Head v. Reilly Painting & Contracting, Inc.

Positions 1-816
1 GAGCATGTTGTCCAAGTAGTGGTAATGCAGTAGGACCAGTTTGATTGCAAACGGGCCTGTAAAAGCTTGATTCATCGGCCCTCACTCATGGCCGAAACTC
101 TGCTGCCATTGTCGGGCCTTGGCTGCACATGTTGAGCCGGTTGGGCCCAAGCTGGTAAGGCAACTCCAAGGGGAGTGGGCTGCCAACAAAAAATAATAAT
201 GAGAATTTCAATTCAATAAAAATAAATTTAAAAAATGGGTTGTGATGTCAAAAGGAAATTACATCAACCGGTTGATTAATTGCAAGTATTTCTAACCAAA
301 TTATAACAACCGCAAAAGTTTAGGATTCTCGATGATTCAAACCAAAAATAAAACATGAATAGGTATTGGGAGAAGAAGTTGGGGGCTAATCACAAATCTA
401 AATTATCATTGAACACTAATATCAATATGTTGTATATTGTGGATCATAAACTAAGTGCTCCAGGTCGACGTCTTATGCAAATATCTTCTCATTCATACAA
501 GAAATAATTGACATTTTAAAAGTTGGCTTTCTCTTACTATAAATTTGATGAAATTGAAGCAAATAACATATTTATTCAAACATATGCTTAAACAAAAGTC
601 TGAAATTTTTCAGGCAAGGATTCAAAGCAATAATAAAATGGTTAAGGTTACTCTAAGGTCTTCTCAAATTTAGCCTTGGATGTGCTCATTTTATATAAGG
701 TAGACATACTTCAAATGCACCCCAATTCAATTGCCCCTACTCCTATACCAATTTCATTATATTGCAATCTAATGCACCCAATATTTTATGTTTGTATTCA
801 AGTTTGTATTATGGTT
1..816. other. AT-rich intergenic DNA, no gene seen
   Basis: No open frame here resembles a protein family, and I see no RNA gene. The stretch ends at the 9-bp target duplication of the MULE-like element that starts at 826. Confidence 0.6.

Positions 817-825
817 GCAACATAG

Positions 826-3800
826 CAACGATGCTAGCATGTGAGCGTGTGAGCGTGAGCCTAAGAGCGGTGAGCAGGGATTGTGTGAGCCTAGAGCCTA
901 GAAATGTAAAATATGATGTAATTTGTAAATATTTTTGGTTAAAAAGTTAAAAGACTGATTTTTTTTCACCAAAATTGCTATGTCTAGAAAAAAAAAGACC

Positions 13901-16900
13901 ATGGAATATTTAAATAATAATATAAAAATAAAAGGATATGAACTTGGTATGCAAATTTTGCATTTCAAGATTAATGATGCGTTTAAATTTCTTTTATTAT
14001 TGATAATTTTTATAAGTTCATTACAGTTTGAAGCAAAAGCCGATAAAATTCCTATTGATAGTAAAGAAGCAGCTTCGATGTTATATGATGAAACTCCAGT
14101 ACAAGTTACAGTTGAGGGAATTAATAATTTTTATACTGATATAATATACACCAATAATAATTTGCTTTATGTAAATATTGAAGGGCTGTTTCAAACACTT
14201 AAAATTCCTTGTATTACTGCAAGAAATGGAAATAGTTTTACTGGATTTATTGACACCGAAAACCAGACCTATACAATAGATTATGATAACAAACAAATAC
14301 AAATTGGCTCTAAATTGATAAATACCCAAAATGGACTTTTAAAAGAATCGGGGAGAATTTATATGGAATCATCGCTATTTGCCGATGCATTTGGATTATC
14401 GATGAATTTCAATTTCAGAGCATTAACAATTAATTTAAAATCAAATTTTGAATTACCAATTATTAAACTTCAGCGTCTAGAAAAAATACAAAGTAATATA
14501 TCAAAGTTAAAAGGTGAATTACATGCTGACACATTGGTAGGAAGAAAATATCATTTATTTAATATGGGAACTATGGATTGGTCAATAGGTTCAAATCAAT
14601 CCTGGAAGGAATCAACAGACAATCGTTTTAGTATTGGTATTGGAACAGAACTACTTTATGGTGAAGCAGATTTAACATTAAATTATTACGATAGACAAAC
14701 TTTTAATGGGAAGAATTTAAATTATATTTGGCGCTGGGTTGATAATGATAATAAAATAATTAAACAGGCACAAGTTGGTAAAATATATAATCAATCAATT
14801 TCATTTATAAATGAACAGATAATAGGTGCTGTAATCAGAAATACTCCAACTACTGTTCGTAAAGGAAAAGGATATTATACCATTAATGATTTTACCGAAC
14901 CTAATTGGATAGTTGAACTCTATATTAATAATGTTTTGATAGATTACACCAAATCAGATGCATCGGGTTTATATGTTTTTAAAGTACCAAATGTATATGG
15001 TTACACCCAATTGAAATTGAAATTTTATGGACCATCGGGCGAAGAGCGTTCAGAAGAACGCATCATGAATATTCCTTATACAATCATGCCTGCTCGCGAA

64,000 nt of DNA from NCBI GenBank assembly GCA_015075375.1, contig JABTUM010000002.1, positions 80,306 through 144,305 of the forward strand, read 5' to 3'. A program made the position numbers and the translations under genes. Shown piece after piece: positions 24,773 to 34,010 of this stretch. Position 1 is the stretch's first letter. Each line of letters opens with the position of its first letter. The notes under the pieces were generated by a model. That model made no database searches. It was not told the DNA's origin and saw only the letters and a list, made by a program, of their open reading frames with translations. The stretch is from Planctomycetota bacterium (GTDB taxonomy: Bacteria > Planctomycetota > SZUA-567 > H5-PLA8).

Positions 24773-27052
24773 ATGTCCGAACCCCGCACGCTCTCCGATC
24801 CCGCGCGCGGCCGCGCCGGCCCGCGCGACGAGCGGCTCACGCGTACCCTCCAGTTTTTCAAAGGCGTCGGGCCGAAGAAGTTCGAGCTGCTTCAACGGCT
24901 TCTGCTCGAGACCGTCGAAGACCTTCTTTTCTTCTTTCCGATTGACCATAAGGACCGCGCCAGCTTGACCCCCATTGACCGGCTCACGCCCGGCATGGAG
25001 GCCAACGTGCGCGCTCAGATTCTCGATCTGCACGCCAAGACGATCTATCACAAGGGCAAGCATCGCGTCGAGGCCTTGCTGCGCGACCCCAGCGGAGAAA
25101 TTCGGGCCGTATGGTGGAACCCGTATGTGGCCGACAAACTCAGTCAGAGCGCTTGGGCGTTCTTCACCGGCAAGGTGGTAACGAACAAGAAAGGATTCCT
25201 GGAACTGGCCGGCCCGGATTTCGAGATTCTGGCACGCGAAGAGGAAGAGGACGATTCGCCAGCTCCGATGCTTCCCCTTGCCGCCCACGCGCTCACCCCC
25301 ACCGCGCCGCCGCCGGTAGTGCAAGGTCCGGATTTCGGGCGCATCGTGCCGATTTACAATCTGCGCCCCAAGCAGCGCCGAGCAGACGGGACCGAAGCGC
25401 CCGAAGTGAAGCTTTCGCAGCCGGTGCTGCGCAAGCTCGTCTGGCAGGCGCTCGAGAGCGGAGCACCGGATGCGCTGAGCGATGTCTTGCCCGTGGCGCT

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[Cite as Head v. Reilly Painting & Contracting, Inc., 2015-Ohio-688.] Court of Appeals of Ohio EIGHTH APPELLATE DISTRICT COUNTY OF CUYAHOGA JOURNAL ENTRY AND OPINION No. 101718 SABRINA HEAD, ET AL. PLAINTIFFS-APPELLANTS vs. REILLY PAINTING AND CONTRACTING, INC., ET AL. DEFENDANTS-APPELLEES JUDGMENT: AFFIRMED Civil Appeal from the Cuyahoga County Court of Common Pleas Case No. CV-12-793702 BEFORE: Stewart, J., S. Gallagher, P.J., and E.T. Gallagher, J. RELEASED AND JOURNALIZED: February 26, 2015 ATTORNEYS FOR APPELLANTS William Craig Bashein Bashein & Bashein Co., L.P.A. Terminal Tower, 35th Floor 50 Public Square Cleveland, OH 44113 Paul W. Flowers Paul W. Flowers Co., L.P.A. Terminal Tower, 35th Floor 50 Public Square Cleveland, OH 44113 ATTORNEY FOR APPELLEES Jan L. Roller Davis & Young 1200 Fifth Third Center 600 Superior Avenue, E. Cleveland, OH 44114 MELODY J. STEWART, J.: {¶1} Decedent William Head (“Head”) died from injuries he suffered after falling from the roof of a residential garage while working for defendant Reilly Painting & Contracting, Inc. Sabrina Head, the executor of his estate, filed this intentional tort action against Reilly Painting, Michael Reilly (the owner of Reilly Painting), and Peter Lukas (the job foreman), on grounds that they failed to provide Head with a safety harness in violation of Occupational Health and Safety Administration rules. In granting summary judgment, the court found that although Reilly Painting deliberately failed to provide Head with a safety harness, it did not do so with a deliberate intent to cause Head injury because it thought the job was safe: the job site was on a flat roof. The court also rejected common law intentional tort claims against Reilly and Lukas, finding that there was no evidence that the individual defendants knew that Head was substantially certain to be injured while working on the roof. Although there were other legal theories mentioned in the court’s summary judgment, these are the only two presented on appeal. {¶2} We first consider whether the court erred by granting summary judgment to Reilly Painting on the statutory intentional tort claim. The estate maintains that the court erred by finding that it had to offer direct proof of Reilly Painting’s subjective intent to injure Head. The estate argues that the evidence showed that Lukas, the job foreman, testified in deposition that he “deliberately” did not require Head to use a safety harness while working on the roof, so reasonable minds could differ on whether Reilly Painting acted with deliberate intent to injure Head. {¶3} Because Reilly Painting was Head’s employer, the intentional tort claim is governed by R.C. 2745.01. That section states that an employer is not liable for injuries suffered by an employee during the course of employment “unless the plaintiff proves that the employer committed the tortious act with the intent to injure another or with the belief that the injury was substantially certain to occur.” R.C. 2745.01(A). The statute defines the term “substantially certain” to mean “that an employer acts with deliberate intent to cause an employee to suffer an injury, a disease, a condition, or death.” R.C. 2745.01(B). {¶4} It is important to understand R.C. 2745.01(B) in context. This section of the statute was a legislative response to a line of Ohio Supreme Court decisions that had created an exception to the Workers’ Compensation Fund as being the sole avenue of recovery for workplace injuries. In Blankenship v. Cincinnati Milacron Chems., Inc., 69 Ohio St.2d 608, 433 N.E.2d 572 (1982), the Supreme Court recognized a cause of action for an employer’s intentional tort against its employee, holding that, because intentional tort claims do not arise out of the employment relationship, the workers’ compensation laws do not provide immunity from suit. Id. at 613. In subsequent decisions, the Supreme Court arguably construed the “substantially certain to occur” intentional tort standard of harm as being coextensive with mere recklessness. See Magda v. Greater Cleveland Regional Transit Auth., 8th Dist. Cuyahoga No. 92570, 2009-Ohio-6219, ¶ 32-47. Thus, case decisions like Jones v. VIP Dev. Co., 15 Ohio St.3d 90, 472 N.E.2d 1046 (1984), were criticized for focusing not on whether employers had acted with an intent to harm an employee, but on whether employers’ deliberate actions created safety hazards, the injuries from which were substantially certain to occur as a result of the hazard, regardless of a specific intent to cause injury. See, e.g., Washam, The New Workers’ Compensation Law in Ohio: Senate Bill 307 Was No Accident, 20 Akron L.Rev. 491, 493-494 (1987); West, In the Wake of Blankenship: Following Footprints Into the Mire of Intentional Torts in the Workplace in Ohio, 12 N.Ky.U.L.Rev. 267, 286-287 (1985). {¶5} Addressing what it perceived as an unwarranted expansion of the employer/employee intentional tort standard, the General Assembly enacted R.C. 2745.01. Stetter v. R.J. Corman Detailment Servs., L.L.C., 125 Ohio St.3d 280, 2010-Ohio-1029, 927 N.E.2d 1092, ¶ 27. As acknowledged by the Ohio Supreme Court, R.C. 2745.01 showed that “the General Assembly’s intent in enacting R.C. 2745.01, as expressed particularly in 2745.01(B), [was] to permit recovery for employer intentional torts only when an employer acts with specific intent to cause an injury, subject to subsections (C) and (D).” (Emphasis sic.) Kaminski v. Metal & Wire Prods. Co., 125 Ohio St.3d 250, 2010-Ohio-1027, 927 N.E.2d 1066, ¶ 56. In other words, “absent a deliberate intent to injure another, an employer is not liable for a claim alleging an employer intentional tort, and the injured employee’s exclusive remedy is within the workers’ compensation system.” Houdek v. Thyssenkrupp Materials, N.A., 134 Ohio St.3d 491, 2012-Ohio-5685, 983 N.E.2d 1253, ¶ 25. {¶6} We review the facts forming the basis of the court’s summary judgment most favorably to the estate, the non moving party. Civ.R. 56(C). {¶7} The facts are largely uncontested. Head, an experienced laborer working for Reilly Painting, was on the flat roof of a residential garage removing shingles in preparation for installing a new roof. The roof was approximately 11 feet above ground level. Lukas, who was on the ground, asked Head to hand him a broom. Head leaned over to hand the broom to Lukas, but lost his balance and fell to the ground. The fall left him paralyzed, and he later died from complications resulting from injuries suffered in the fall. {¶8} In statements made to OSHA investigators following the accident, Reilly Painting admitted that Head was not wearing a safety harness contrary to OSHA regulations, which require safety harnesses for work performed more than six feet above the ground. Reilly Painting had safety harnesses available, but Lukas, the foreman on the job, did not believe they were necessary because the roof was flat and not pitched. OSHA cited Reilly Painting for safety violations. {¶9} The court cited our decision in Schiemann v. Foti Contracting, L.L.C., 8th Dist. Cuyahoga No. 98662, 2013-Ohio-269, for the proposition that “under current Ohio law, that without showing evidence of a history of animosity or ill-will between the employer and employee that would support evidence of a subjective intent by the employer to injure the employee, an intentional tort claim will not lie.”1 Id. at ¶ 17. The facts in Schiemann are very similar to those in this case: Schiemann, a stone mason who had been working without a safety harness on an 18-foot high platform, suffered injuries when he fell. Schiemann brought an intentional tort action against his employer on grounds of failing to provide him with a safety harness in violation of OSHA standards for “fall protection.” We affirmed a summary judgment, specifically rejecting Schiemann’s argument that R.C. 2745.01 contained two different types of “intent”: one that requires the employer to have a “deliberate intent” to injure, and one that only required that the employer have an “intent to injure.” Finding no direct evidence of animosity or ill-will that supported a finding that the employer subjectively intended to injure Schiemann, we noted that the evidence tended to show the contrary — Schiemann admitted that he would not have worn a safety harness if one had been made available to him and that, in any event, there was no evidence of any other person being injured while performing the same type of 1 Although the court cited our decision in Schiemann for this proposition, such was not a holding in that case. It was merely dicta. After a discussion on Ohio Supreme Court cases analyzing “intent to injure,” we noted that “it appears under current Ohio law, that without showing evidence of a history of animosity of ill-will * * *, an intentional tort claim will not lie.” Id. (Emphasis added.) We did not then, nor do we now, hold that such a showing is the exclusively required evidence that an employee must present to support an intentional tort claim against his employer. work, so the employer had no reason to believe that Schiemann, or anyone else for that matter, would be injured while working without a harness. Id. at ¶ 18-19. {¶10} The estate concedes that Schiemann is binding on us, but suggests that we instead follow Smith v. Ray Esser & Sons Inc., 9th Dist. Lorain No. 12CA010150, 2013-Ohio-1095. In Smith, the Ninth District Court of Appeals held that summary judgment had been improperly granted in an employee intentional tort case because reasonable minds could conclude that an employer who disregarded OSHA safety regulations was substantially certain that sending the employee into a work situation would result in injury. Id. at ¶ 24. {¶11} We disagree with Smith’s analysis of the employer intentional tort standard because it, like the estate in this case, improperly equates the deliberate denial of safety equipment to an employee as showing a deliberate intent to injure. The fallacy of this position is that it relies on the proposition that but for the issuance of safety equipment, an injury is substantially certain to occur. The proposition that an injury is substantially certain to occur is not equivalent to the proposition that a person acted with deliberate intent to injure. While it may be true that safety equipment might prevent an injury, that says nothing about the employer’s intent to harm an employee; that is, whether the employer knew that the circumstances were such that some injury would occur. {¶12} In this case, there was no evidence that Reilly Painting acted with deliberate intent to injure Head. Reilly Painting knew that injuries were substantially certain to occur in the event an employee fell from a roof without wearing a safety harness, but that knowledge begs the question of whether Reilly Painting knew that Head would fall. Lukas, the job foreman, testified at deposition that he did not believe there was any need for the safety harness because he felt safe working on a flat roof. Also, there was no indication that Head believed he was in danger without a safety harness. {¶13} The estate makes much of Lukas’s statement that he made a “deliberate” decision not to use safety harnesses on the job. It argues that R.C. 2745.01(A) “imposes liability where the conduct is intentional or deliberate.” The difficulty with the argument that R.C. 2745.01(A) imposes liability for either deliberate or intentional acts is that the legislature defined the term “substantial certainty” to mean that the employer acts with “deliberate intent” to cause an injury. All intentional acts are, by definition, deliberate. Kaminski, 125 Ohio St.3d 250, 2010-Ohio-1027, 927 N.E.2d 1066, recognized this point, finding that the two definitions were essentially the same and showed the legislature’s intent was “to permit recovery for employer intentional torts only when an employer acts with specific intent to cause an injury * * *.” Id. at ¶ 56. Making a deliberate decision not to use a piece of safety equipment does not by itself show a specific intent to cause an injury. To find otherwise would reinstate the past employer intentional tort paradigm that the legislature so clearly rejected. {¶14} Civ.R. 56(C) states that summary judgment may issue when reasonable minds could come to but one conclusion on the evidence. We agree with the court that Reilly Painting’s OSHA violations do not, standing alone, create an issue of fact as to whether those violations were made with the specific intent to injure Head. The undisputed evidence showed that the job foreman considered it safe to work on a flat roof and that safety harnesses were unnecessary. There is no evidence that Reilly Painting intended to harm Head. {¶15} We next consider whether the court erred by granting summary judgment in favor of Reilly and Lukas on the estate’s claims for common law intentional tort. The estate argues that R.C. 2745.01 applies only to employers, so its intentional tort claims against Reilly and Head are “common law” claims that should be reviewed under the standard set forth in Fyffe v. Jeno’s, Inc., 59 Ohio St.3d 115, 570 N.E.2d 1108 (1991). Reilly and Lukas agree that R.C. 2745.01 applies only to employers, but rely on precedent for the proposition that a fellow employee cannot be sued for a common law workplace intentional tort. The court rejected the proposition that the enactment of R.C. 2745.01 superseded all common law intentional tort claims against fellow employees, but held that the estate failed to show under the common law that either individual defendant knew that harm to Head was substantially certain to occur by sending him to work on the roof without a safety harness.2 {¶16} Under Fyffe (the terms of which we modify in this action by an employee against a co-employee), a plaintiff seeking to prevail on a claim of co-employee intentional tort must show (1) knowledge by the co-employee of the existence of a dangerous process, procedure, instrumentality, or condition within its business operation; (2) knowledge by the co-employee that if the employee is subjected by his employment to such dangerous process, procedure, instrumentality, or condition, then harm to the employee will be a substantial certainty; and (3) that the co-employee, under such circumstances, and with such knowledge, did act to require the employee to continue to perform the dangerous task. The Fyffe test is conjunctive — the failure to establish any one of the elements is grounds for summary judgment. Fleming v. AAS Service, Inc., 177 Ohio App.3d 778, 2008-Ohio-3908, 896 N.E.2d 175, ¶ 62 (11th Dist.). 2 Although Reilly and Lukas argued in their reply brief to the estate’s brief in opposition to the motion for summary judgment that R.C. 2745.01 superseded all common law intentional tort claims against fellow employees, they limit their argument on appeal, consistent with the court’s summary judgment, to applying the common law to co-employee intentional tort claims filed by the estate. Like the Ohio Supreme Court, we find that the issue is not properly before us. See State ex rel. Yeaples v. Gall, 141 Ohio St.3d 234, 2014-Ohio-4724, 23 N.E.3d 1077, ¶ 18 (“we need not tread into the complex workers’ compensation milieu to determine whether Ohio recognizes the workplace intentional tort against a co-employee”). {¶17} The elements of the Fyffe test must not be construed in a way that blurs the distinction between intentional conduct on the one hand and reckless or negligent conduct on the other hand. Van Fossen v. Babcock & Wilcox Co., 36 Ohio St.3d 100, 116, 522 N.E.2d 489 (1988), citing Millison v. E.I. du Pont de Nemours & Co., 101 N.J. 161, 178, 501 A.2d 505 (1985). In this context, the law acknowledges that establishing that a co-employee’s conduct was more than negligence or recklessness “‘is a difficult standard to meet.’” Goodin v. Columbia Gas of Ohio, Inc., 141 Ohio App.3d 207, 220, 750 N.E.2d 1122 (4th Dist.2000), quoting McGee v. Goodyear Atomic Corp., 103 Ohio App.3d 236, 246, 659 N.E.2d 317 (4th Dist.1995). {¶18} There is no dispute on the first element of the Fyffe test — that both Reilly and Lukas were aware of the obvious danger in falling while working on a roof. The dispute centers on the application of the second element: knowledge by either defendant of the substantial certainty of harm to Head. {¶19} The court found that there was “no evidence to show, despite the risk of falling, that Lukas or Reilly had any reason to know that Head was substantially certain to be injured while working on the roof.” Judgment Entry at 9. In reaching this conclusion, the court cited our opinion in Magda, 8th Dist. Cuyahoga No. 92570, 2009-Ohio-6219. In Magda, we addressed the second element of the Fyffe test and stated: [T]he employee must show more than just a dangerous condition in order to establish the existence of a genuine issue of material fact regarding whether an employer knew that injury to its employee was substantially certain to occur — the employee must “prove that the employer knew that, because of the exact danger posed, the employee would be harmed or was substantially certain to be harmed in some manner similar to the injury the employee sustained.” Ford v. Complete Gen. Constr. Co., Franklin App. No. 06AP-394, 2006-Ohio-6954, at ¶ 16, citing Yarnell v. Klema Bldg., Inc. (Dec. 24, 1998), Franklin App. No. 98AP-178, 1998 Ohio App. LEXIS 6249. Id. at ¶ 61. {¶20} Although Reilly and Lukas appreciated the risk of injury resulting from a fall from the roof, there was no evidence that they knew it to be a substantial certainty that Head would fall because he was not wearing a safety harness. Lukas testified in deposition that he did not require the use of a safety harness because he did not believe there was a risk of falling while working on a flat roof. There was no evidence that Head, an experienced roofer, believed that he should be wearing a safety harness while working on the flat roof or that he expressed any unease in doing so. Finally, there was no evidence that either Reilly or Lukas had a specific intent to injure Head by failing to issue him a safety harness. {¶21} In the end, there was no evidence to show that either Reilly or Lukas knew that Head would fall because he was not wearing a safety harness. The court’s conclusion that the increased risk of injury resulting from not wearing a safety harness did not mean that Head’s injury was substantially certain to occur was consistent with our holding in Magda, and thus not in error. {¶22} Judgment affirmed. It is ordered that appellees recover of appellants their costs herein taxed. The court finds there were reasonable grounds for this appeal. It is ordered that a special mandate issue out of this court directing the Cuyahoga County Court of Common Pleas to carry this judgment into execution. A certified copy of this entry shall constitute the mandate pursuant to Rule 27 of the Rules of Appellate Procedure. ______________________________________________ MELODY J. STEWART, JUDGE EILEEN T. GALLAGHER, J., CONCURS; SEAN C. GALLAGHER, P.J., CONCURS IN JUDGMENT ONLY (WITH SEPARATE OPINION) SEAN C. GALLAGHER, P.J., CONCURRING IN JUDGMENT ONLY: {¶23} Although the majority opinion accurately outlines the existing state of intentional tort law in this district from Schiemann, 8th Dist. Cuyahoga No. 98662, 2013-Ohio-269, I reluctantly concur in judgment only. I respectfully question this court’s restrictive application of R.C. 2745.01 under the summary judgment standards. {¶24} First, the trial court found that Reilly Painting (and by implication Michael Reilly and Peter Lucas) violated safety rules by failing to provide Head with a safety harness that the employer had readily available. Despite this, the conclusion is that there was no deliberate intent to cause injury because Reilly and Lucas “thought” the job was safe. Evidently, the job was not as safe as they presumed. Why should the employer’s unilateral decision to violate safety rules create an almost unrebuttable presumption that there is no deliberate intent to injure? If this were not a flat roof, but severely pitched, would the employer’s statements be given the same weight? Further consideration should be given to the circumstances of each case. {¶25} I recognize that unlike the deliberate removal of an equipment safety guard, there is no rebuttable presumption of deliberate intent for a failure to provide safety equipment. See R.C. 2745.01(C). I also recognize that the violation of an OSHA regulation does not in itself create an intentional tort. Hernandez v. Martin Chevrolet, Inc., 72 Ohio St.3d 302, 303, 1995-Ohio-200, 649 N.E.2d 1215. However, there may be circumstances under which a conscious decision to violate safety rules would create a factual question of whether there was a deliberate intent to injure. Safety rules are adopted and safety equipment is issued because injuries, in fact, do occur. {¶26} I see no fallacy in the approach taken in Smith, 9th Dist. Lorain No. 12CA010150, 2013-Ohio-1095. In Smith, the incident involved an inexperienced worker who was injured during an excavation project with dangerous conditions that were exacerbated by a muddy trench that was not properly sloped. Further, the employer previously had been cited for failing to comply with OSHA regulations pertaining to excavations. Under such circumstances, the court found reasonable minds could conclude the employer was substantially certain that sending the employee into the trench would result in injury. Id. at ¶ 24. {¶27} I do not believe that for an intentional tort claim to lie there must be evidence showing “a history of animosity or ill-will between the employer and employee that would support evidence of a subjective intent by the employer to injure the employee[.]” See Schiemann, 8th Dist. Cuyahoga No. 98662, 2013-Ohio-269, at ¶ 17. There may be circumstances such as in Smith where a blatant disregard for safety along with knowledge of conditions that pose a substantial risk for injury create an issue of material fact as to whether an employer acted with a deliberate intent to cause an employee to suffer an injury. Although the failure to provide safety equipment may not in itself demonstrate a deliberate intent to injure, the circumstances surrounding that decision should not be overlooked. {¶28} In the end, I agree with the majority’s conclusion that in this case, there was no evidence that Reilly and Lukas knew that the injury to Head was substantially certain to occur. For these reasons, I concur in judgment only.